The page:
Recent Fed speak continued to mirror the hawkish outlook seen from investors (despite the odds of 10 hikes falling), with the following making headlines this week:
- Christopher Waller told CNBC he sees multiple half point rate hikes ahead
- Lael Brainard said tighter financial conditions should start to slow overall demand and reduce the level of job openings
Earnings season kicked off with large banks reporting results with few notable takeaways.
- JPMorgan announced an earnings miss, although some analysts noted better trends around expense control.
- WFC slumped more than 3% after top line revenue missed estimates, while earnings came in ahead (although were down on a year- over-year basis). The bank reported weaker net interest income and ongoing risks to the downside from the war in Ukraine as the reason for the miss.
The Bloomberg World index decreased 1.61% as peace talks between Russia and Ukraine stalled. Brent oil surged from $102 per barrel to $112 as Libya closed its biggest oil field and warned of additional shutdowns. As a result, Libya’s total oil production is down by half a million barrels a day. Bloomberg reported that two Libyan ports have been ordered to stop loading oil after political protests called for the resignation of the Prime Minister. Instability in the region is another upside catalyst for oil prices and inflation. World Bank cut its 2022 global growth outlook from 4.1% to 3.2%, citing Russia’s invasion and COVID-19 as the main headwinds.
The European Central Bank (ECB) left its key deposit rate unchanged at 0.5% and announced that its asset purchase will slow down from €40B in April to €20B in June. ECB President Christine Lagarde announced that Quantitative Easing should end in the third quarter amid the 7.5% surge in inflation. Policy makers reportedly agreed to lift rates as soon as June by 25bps. Markets anticipate at least two rate hikes by year- end. In March, the Euro-area consumer confidence plunged to the lowest level since May 2020. First quarter earnings announcements will provide more clarity regarding the overall health of consumers. The Euro STOXX index dropped 0.15% last week, with technology down 2.22%.
In the United Kingdom (UK), consumer prices climbed to 30-year highs of 7% last month, adding pressure on Bank of England to tighten financial conditions. Economists project 9% inflation in April as a 54% price hike in energy bills is expected to kick in. Wages data also point to a healthy economy, with 5.4% year-over-year growth in March versus 4.8% in the prior month. Tesco, UK’s largest retailer, warned investors
that cost pressures could affect profit margins this year. Bank of England sees inflation peaking at 8% this year before gradually slowing down. Markets anticipate 25bps rate hike at the next policy meeting on May 5th. The FTSE 100 index declined 0.69% last week, with financials down 3.8%.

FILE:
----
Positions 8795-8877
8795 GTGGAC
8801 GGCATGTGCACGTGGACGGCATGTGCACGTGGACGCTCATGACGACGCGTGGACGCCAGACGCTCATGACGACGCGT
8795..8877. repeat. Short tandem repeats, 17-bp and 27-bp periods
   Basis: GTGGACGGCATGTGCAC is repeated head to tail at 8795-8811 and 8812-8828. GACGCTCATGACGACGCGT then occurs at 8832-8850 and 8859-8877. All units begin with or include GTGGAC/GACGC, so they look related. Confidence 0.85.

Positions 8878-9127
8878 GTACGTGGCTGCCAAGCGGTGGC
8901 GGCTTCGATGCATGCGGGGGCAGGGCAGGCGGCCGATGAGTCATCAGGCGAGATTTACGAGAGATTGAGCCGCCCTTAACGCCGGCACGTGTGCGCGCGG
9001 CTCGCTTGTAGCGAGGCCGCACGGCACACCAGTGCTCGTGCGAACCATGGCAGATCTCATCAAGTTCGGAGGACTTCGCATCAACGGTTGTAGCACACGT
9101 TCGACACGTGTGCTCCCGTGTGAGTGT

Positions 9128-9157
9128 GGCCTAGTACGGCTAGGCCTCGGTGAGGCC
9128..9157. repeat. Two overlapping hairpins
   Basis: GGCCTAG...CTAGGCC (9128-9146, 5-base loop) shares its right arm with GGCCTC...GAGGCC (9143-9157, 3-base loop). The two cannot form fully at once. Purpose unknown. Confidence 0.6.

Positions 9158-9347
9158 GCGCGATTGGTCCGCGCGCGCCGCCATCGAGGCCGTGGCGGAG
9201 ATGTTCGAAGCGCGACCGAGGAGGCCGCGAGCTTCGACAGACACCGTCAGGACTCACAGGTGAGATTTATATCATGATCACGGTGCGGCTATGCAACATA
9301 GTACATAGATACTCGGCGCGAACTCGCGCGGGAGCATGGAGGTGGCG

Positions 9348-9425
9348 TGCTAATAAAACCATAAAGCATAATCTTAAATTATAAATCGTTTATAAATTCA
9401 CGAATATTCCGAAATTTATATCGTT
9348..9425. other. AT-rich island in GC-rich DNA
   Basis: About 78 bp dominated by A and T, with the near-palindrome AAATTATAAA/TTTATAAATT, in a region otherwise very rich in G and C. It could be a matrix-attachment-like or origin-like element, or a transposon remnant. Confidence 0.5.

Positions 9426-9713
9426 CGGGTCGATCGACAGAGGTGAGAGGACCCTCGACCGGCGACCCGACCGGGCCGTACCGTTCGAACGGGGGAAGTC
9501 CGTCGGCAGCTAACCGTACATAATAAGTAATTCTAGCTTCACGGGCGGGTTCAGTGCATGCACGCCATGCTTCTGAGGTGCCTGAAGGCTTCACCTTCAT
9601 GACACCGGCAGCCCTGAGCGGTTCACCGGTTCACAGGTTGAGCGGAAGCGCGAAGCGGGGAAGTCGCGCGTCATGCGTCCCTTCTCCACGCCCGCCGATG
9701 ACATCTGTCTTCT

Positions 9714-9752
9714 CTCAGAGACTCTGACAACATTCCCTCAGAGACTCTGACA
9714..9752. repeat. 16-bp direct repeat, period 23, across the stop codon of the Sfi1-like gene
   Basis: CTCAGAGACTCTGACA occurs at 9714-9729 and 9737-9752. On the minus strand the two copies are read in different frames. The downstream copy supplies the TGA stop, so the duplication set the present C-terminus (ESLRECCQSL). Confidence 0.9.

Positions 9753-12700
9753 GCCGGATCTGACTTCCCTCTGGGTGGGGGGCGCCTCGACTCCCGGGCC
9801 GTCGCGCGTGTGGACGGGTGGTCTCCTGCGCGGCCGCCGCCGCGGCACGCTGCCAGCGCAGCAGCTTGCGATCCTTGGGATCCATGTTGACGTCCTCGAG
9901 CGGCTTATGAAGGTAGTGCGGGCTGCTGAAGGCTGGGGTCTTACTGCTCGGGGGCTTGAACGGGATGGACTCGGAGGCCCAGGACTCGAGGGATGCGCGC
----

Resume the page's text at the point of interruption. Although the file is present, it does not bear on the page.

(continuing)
In China, new economic data gave a glimpse of the impact of COVID-19 restrictions. While GDP rose 4.8% year-over-year in the first quarter, retail sales dropped 3.5% in March from a year ago and the unemployment rate rose to 5.8%. Over the past weeks, monetary and fiscal authorities announced various stimulus packages to offset the cost of COVID-19 restrictions. In Shanghai, officials encouraged companies to restart production despite surging COVID-19 cases. The People’s Bank of China announced that it would cut the reserve requirement ratio for most banks by 25bps to ease financial conditions. Despite these measures, Chinese stocks broadly remain in a bear market as markets expect worse economic readings for April and possibly May. The Shanghai Composite index declined 0.81% last week.
In Japan, the Yen extended its decline against the greenback for a twelfth straight session as Bank of Japan (BOJ) intervened in the bond market to cap yields. BOJ governor, Haruhiko Kuroda, kept a dovish tone in his recent press conference and said that the Central Bank will remain accommodative to stimulate the economy. Kuroda added that a weak Yen should be positive for the economy and that the BOJ will discuss stimulus exit plan when the 2% inflation goal is reached. In February, inflation climbed to 0.9%, the highest level since April 2019. The NIKKEI 225 index gained 0.69% last week.
In Brazil, President Jair Bolsonaro announced his plan to spend $1.3B to boost public worker wages by 5% starting in July. The news came after several weeks of protest and strikes from state and municipal workers, including employees from the Central Bank and the Internal Revenue Service. Surging costs of energy and raw materials pushed inflation to 11.3% year-over- year growth in March, up from 10.5% a month earlier. Petrobas, the leading oil and gas producer in Brazil announced a 25% fuel price hike despite little political support. Last week, the state-controlled energy producer selected former energy minister official Jose Mauro Coelho as the new CEO. Energy prices will play a key role in public opinion ahead of presidential elections later this year. Brazilian stocks dropped 1.81% last week.